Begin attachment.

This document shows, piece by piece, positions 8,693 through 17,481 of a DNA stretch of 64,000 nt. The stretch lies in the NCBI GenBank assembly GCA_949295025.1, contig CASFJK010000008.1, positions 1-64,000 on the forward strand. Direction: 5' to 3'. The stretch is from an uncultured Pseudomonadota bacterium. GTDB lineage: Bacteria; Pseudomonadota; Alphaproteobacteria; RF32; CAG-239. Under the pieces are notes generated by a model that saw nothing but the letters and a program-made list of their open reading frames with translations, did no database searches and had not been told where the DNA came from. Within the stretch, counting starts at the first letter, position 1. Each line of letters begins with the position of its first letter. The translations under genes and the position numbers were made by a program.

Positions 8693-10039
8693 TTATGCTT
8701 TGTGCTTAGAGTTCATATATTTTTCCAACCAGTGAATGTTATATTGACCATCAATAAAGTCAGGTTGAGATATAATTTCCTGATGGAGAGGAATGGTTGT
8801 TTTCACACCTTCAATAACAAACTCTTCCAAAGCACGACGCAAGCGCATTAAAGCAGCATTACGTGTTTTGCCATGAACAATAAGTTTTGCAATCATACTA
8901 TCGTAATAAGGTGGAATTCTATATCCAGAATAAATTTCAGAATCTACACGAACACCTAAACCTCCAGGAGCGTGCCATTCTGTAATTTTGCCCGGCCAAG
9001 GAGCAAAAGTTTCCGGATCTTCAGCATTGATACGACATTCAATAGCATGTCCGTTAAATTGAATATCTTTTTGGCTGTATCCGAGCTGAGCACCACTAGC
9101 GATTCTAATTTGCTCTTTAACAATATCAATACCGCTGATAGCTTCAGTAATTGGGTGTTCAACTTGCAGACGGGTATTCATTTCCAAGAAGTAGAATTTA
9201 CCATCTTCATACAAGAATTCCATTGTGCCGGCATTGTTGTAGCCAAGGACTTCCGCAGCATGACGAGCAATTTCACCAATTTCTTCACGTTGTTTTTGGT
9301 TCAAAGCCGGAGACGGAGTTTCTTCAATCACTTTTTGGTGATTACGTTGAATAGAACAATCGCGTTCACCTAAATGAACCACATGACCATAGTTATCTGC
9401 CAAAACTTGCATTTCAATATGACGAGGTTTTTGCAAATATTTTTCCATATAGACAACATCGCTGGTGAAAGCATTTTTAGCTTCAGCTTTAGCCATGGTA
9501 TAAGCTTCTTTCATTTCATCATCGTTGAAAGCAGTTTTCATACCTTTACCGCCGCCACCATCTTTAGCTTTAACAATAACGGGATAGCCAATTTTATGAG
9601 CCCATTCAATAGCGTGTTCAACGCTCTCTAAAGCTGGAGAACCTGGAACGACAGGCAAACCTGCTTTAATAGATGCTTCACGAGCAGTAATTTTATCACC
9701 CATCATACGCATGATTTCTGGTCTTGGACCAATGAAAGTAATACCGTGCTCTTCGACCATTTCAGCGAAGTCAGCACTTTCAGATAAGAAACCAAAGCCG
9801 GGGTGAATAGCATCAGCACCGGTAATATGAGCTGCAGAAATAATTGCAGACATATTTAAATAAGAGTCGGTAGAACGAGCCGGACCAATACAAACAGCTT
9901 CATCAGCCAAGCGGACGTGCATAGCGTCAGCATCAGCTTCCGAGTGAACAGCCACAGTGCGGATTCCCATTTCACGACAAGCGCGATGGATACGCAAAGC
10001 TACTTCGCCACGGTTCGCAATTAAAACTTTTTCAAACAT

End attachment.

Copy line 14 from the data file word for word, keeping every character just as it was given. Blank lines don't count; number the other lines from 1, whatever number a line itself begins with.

9701 CATCATACGCATGATTTCTGGTCTTGGACCAATGAAAGTAATACCGTGCTCTTCGACCATTTCAGCGAAGTCAGCACTTTCAGATAAGAAACCAAAGCCG